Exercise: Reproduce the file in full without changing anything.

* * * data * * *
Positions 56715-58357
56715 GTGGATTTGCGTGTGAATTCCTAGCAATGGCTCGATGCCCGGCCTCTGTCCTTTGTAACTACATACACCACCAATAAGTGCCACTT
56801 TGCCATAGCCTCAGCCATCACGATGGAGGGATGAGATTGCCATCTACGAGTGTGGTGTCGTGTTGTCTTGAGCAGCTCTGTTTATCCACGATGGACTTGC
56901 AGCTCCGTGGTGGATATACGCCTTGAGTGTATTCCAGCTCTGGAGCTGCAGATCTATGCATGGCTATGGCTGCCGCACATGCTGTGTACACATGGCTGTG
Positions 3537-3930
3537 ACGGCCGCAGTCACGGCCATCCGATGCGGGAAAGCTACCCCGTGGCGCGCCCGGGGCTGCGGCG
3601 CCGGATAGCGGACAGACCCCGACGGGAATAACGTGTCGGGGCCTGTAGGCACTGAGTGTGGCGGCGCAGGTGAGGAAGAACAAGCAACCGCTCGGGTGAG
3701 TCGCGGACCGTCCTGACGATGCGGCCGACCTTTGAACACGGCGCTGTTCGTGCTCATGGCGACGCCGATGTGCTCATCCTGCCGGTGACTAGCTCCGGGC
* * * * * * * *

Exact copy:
Positions 56715-58357
56715 GTGGATTTGCGTGTGAATTCCTAGCAATGGCTCGATGCCCGGCCTCTGTCCTTTGTAACTACATACACCACCAATAAGTGCCACTT
56801 TGCCATAGCCTCAGCCATCACGATGGAGGGATGAGATTGCCATCTACGAGTGTGGTGTCGTGTTGTCTTGAGCAGCTCTGTTTATCCACGATGGACTTGC
56901 AGCTCCGTGGTGGATATACGCCTTGAGTGTATTCCAGCTCTGGAGCTGCAGATCTATGCATGGCTATGGCTGCCGCACATGCTGTGTACACATGGCTGTG
Positions 3537-3930
3537 ACGGCCGCAGTCACGGCCATCCGATGCGGGAAAGCTACCCCGTGGCGCGCCCGGGGCTGCGGCG
3601 CCGGATAGCGGACAGACCCCGACGGGAATAACGTGTCGGGGCCTGTAGGCACTGAGTGTGGCGGCGCAGGTGAGGAAGAACAAGCAACCGCTCGGGTGAG
3701 TCGCGGACCGTCCTGACGATGCGGCCGACCTTTGAACACGGCGCTGTTCGTGCTCATGGCGACGCCGATGTGCTCATCCTGCCGGTGACTAGCTCCGGGC